Mend has issued a Sunday deadline for oil firm to pull out of the Niger Delta
A hostage being held by Nigerian oil militants has been killed during a military attack, they have claimed.
The hostage was a Filipino sailor seized from the boat the MV Spirit on Thursday morning, militants said.
An army spokesman has said a militant camp was "torched" in an operation, but denied claims it had bombed a village.
The militants have now declared an "all-out war" on the military as gun battles continued for a third day this week in the southern swamps.
"One hostage has been killed by stray bullets from the Nigerian army who attacked an area they were being held in Delta State," a spokesman for the Movement for the Emancipation of the Niger Delta (Mend) said in a statement.
The group took at least 15 people hostage from two ships in the early hours of Thursday.
In response, Mend says military planes bombarded a village in Delta State, killing women and children.
But the military says it "torched a militant camp" and only killed fighters.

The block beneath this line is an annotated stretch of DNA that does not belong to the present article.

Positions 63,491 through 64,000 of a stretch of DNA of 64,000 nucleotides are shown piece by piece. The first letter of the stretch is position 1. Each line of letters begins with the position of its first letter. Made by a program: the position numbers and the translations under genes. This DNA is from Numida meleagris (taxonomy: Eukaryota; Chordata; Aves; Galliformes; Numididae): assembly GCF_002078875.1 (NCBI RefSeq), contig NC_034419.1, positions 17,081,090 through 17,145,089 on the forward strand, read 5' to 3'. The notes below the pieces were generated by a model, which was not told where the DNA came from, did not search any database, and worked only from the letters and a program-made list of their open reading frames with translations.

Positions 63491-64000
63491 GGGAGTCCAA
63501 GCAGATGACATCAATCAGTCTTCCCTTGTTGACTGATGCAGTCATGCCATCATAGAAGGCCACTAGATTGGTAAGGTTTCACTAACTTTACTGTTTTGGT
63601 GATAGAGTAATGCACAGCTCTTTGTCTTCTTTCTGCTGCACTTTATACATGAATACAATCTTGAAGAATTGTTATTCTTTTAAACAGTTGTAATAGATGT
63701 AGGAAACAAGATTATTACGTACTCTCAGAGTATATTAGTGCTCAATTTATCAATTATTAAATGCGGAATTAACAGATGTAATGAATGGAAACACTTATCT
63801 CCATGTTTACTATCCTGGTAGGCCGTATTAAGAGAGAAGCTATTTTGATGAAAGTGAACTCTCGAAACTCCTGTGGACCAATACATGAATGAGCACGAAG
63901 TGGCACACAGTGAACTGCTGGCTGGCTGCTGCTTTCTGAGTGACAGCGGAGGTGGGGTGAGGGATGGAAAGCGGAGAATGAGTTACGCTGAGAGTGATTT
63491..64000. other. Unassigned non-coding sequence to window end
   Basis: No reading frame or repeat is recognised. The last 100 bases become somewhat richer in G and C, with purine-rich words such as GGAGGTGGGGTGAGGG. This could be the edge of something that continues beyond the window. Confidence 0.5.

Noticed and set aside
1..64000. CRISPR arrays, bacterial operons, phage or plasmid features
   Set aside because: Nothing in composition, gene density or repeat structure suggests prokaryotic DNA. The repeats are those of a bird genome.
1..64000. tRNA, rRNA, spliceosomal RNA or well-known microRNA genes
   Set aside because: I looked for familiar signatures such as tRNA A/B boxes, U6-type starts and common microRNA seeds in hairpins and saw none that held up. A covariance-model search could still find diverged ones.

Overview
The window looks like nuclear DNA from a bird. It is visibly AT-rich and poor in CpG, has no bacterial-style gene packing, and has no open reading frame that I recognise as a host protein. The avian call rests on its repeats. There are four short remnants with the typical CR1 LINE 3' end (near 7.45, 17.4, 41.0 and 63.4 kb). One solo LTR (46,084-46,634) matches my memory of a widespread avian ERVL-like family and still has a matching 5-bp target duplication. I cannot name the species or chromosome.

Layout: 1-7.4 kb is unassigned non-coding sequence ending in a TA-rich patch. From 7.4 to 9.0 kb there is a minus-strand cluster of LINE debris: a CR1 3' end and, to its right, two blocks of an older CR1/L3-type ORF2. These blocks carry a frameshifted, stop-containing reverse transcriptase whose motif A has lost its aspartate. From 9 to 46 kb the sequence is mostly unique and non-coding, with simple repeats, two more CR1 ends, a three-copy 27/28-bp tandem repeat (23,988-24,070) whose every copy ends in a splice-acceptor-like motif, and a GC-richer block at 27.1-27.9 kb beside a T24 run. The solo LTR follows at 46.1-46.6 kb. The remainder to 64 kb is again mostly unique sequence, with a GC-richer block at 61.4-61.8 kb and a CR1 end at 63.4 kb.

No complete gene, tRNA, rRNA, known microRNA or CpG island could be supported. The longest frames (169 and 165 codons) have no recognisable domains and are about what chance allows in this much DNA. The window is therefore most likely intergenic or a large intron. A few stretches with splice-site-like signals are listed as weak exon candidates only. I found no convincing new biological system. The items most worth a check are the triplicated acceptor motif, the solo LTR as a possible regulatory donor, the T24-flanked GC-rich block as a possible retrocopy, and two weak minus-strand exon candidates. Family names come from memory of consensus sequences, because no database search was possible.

On Friday Mend also claimed to have boarded a warship, captured the crew and set the ship on fire, but navy spokesman Commodore David Nabaiba said the claim was "lies".
It was not possible to verify either side's claims immediately, as travel to the region is restricted.
"Mend is declaring an all-out war in the region and call upon all men of fighting age to enlist for our freedom," spokesman Jomo Gbomo said in an e-mail to journalists.
"Casualties are mostly women, children and the elderly who could not get away quickly into the bush or high sea," he said of the alleged aerial bombardment.
But army spokesman Lt Col Rabe Abubakar denied the claim.
"The only operation today has been a cordon and search operation, which revealed a militant camp, which we torched," he said.
He said he could not give any figures on casualties.
Mend issued a Sunday deadline for oil companies to pull out of the Niger Delta.
The renewed violence between militants and the military's Joint Task Force was expected by analysts after Mend rejected an amnesty offered by the government.
The government has still not officially said the offer is off the table.
Mend is still holding British hostage Matthew Maguire who was seized from an oil services boat in September last year. His colleague Robin Hughes was freed in April.
Militant groups in the Niger Delta have flourished amid a lack of governance and rule of law.
They claim to be fighting to help local people benefit from the region's oil wealth but fund their activities with oil theft, extortion and kidnapping.
The Joint Task Force, charged with bringing security to the Delta, is accused of brutality and corruption.